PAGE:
The interaction environments 12A–12E can be provided over a network 14 having an interaction protocol 16, a communication protocol 18 and interaction modes 20 of a type described in U.S. patent application Ser. No. 09/540,947 entitled Collaborative Agent Interaction Control and Synchronization System, filed Mar. 31, 2000, assigned to the assignee of the present invention, and incorporated herein by reference.
It should be recognized that the interaction environments 12A–12E correspond to processing devices having user interfaces, each of which can be of a different size, shape, and resolution. For example, one or more of the interaction environments 12A–12E can be a desktop computer, a laptop computer, a personal digital assistant (PDA), a wireless telephone, and a pager.
Referring now to
The information view can provide a variety of information, for example a “participant identifier” 34 a that identifies the controlling participant, or more generally, any participant. Other information that can be provided by the information view is described below.
In general, in a collaboration environment, a variety of participants having a variety of user interfaces devices can interact. Whereas it is generally possible for any participant to move a respective indicator icon on a respective user interface associated with the participant, it is desirable to designate one participant as having control of the floor of the collaboration session. If one controlling participant controls the floor, indicator icon movements and changes to the user interface data seen by all participants can correspond to the indicator icon movements and the user interface data changes of the controlling participant. With a designated controlling participant, the interaction system 10 (
Any participant can be designated to be the participant that controls the floor of the collaboration session. In one illustrative embodiment, the user interface 30 is viewed by a participant identified as Feniosky, and participant Feniosky has also been designated to be the controlling participant. The information view 34 can be provided having the participant identifier 34 a. Here, the participant name, Feniosky, is the participant identifier 34 a. When the controlling participant Feniosky moves the indicator icon 32 and makes changes to the user interface data 31, other participants viewing respective user interfaces see a indicator icon and an information view corresponding to the indicator icon 32 and the information view 34, and other participants view the changes to the user interface data 31 performed by the controlling participant Feniosky. Other participant identifiers that can be provided by this invention include, but are not limited to, a picture of the participant.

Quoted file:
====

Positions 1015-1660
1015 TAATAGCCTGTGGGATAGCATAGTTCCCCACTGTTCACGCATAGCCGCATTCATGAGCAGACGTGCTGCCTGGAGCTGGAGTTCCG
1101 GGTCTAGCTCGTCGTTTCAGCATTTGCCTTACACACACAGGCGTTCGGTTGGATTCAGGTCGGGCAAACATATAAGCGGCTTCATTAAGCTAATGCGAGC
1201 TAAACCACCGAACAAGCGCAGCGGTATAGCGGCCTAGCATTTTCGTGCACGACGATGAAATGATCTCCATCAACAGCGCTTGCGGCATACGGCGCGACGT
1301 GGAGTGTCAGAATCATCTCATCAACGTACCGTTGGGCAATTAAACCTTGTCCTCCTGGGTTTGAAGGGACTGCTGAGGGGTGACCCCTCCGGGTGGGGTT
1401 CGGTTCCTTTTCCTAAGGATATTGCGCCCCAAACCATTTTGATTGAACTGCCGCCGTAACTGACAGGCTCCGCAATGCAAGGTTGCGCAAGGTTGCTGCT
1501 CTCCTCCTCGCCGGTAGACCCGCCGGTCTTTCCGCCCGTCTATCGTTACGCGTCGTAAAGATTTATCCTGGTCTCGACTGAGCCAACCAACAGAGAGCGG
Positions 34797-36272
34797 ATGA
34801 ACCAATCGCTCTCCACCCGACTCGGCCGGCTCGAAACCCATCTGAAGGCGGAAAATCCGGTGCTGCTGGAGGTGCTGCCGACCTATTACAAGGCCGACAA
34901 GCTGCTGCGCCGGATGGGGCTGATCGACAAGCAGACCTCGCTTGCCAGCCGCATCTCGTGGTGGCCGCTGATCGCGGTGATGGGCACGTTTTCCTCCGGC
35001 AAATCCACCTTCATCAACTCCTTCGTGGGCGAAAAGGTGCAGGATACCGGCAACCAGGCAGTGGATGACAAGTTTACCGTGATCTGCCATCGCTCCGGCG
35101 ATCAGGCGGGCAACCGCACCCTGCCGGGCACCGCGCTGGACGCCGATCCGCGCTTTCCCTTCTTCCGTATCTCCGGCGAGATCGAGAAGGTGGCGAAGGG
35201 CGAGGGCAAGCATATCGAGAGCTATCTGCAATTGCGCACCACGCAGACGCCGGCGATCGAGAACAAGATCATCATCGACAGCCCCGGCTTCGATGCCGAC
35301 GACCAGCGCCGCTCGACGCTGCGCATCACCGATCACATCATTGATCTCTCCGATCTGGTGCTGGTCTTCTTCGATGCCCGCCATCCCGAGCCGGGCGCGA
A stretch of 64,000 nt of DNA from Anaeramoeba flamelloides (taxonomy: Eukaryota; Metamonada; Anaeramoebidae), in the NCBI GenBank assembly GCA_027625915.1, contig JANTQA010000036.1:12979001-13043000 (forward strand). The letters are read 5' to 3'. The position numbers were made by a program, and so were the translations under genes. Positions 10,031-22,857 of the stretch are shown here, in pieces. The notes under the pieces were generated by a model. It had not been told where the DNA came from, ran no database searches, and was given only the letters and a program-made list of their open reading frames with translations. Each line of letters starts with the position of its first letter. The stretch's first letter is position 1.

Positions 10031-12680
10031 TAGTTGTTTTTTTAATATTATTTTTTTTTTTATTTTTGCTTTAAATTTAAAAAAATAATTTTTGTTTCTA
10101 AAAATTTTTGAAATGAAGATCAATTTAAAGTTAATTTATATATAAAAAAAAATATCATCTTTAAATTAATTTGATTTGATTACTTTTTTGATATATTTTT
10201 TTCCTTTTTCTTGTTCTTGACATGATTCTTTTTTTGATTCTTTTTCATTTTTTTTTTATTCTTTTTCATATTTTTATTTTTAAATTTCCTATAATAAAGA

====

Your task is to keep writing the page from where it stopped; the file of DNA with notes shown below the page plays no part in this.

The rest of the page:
The information view 34 can also be provided having the platform identifier 34 b that identifies the processing device with which the person identified by the participant identifier 34 a is viewing the collaboration session. A variety of information can be provided to identify the type of platform. In one embodiment, the platform identifier 34 b is provided that identifies the software type used to view the user interface 30. Here, the participant Feniosky is using a processing device having browser software to view the collaboration session. Thus, the platform identifier 34 b is provided to indicate “(Browser).”
It will be recognized that the (Browser) platform identifier 34 b corresponds to software that is typically used in conjunction with a computational device. It should also be recognized that the software type is but one of a variety of platform identifiers 34 b that can be provided in the information view 34 to identify the processing device with which the person identified by the participant identifier 34 a is viewing the collaboration session. Other platform identifiers that can be provided by this invention include, but are not limited to a platform version, a platform manufacturer, a platform operating system, a platform bus speed, a platform network connection, a platform network latency value, a platform name (e.g. PDA), and a platform data rate value, and a network throughput value associated with a collaboration participant network connection. It should be recognized that the information view 34 can be provided having a variety of information associated with the participant identified by the participant identifier 34 a.
Referring now to
The information view 44 includes a participant identifier 44 a, Chang, and a platform identifier 44 b, (Windows CE). It will be recognized that the (Windows CE) platform identifier 44 b corresponds to software that is typically used in association with a PDA.
The controlling participant can be statically identified by way of a graphical user interface. In an alternate embodiment, the controlling participant can be dynamically identified, for example, as the first participant to move their respective indicator icon following a pre-determined period of interaction inactivity. It will be recognized that the controlling participant can be identified in a variety of ways, including but not limited to, the name of the controlling participant, a highlighted participant name in a participant list, and/or a picture of the controlling participant presented upon participant user interfaces.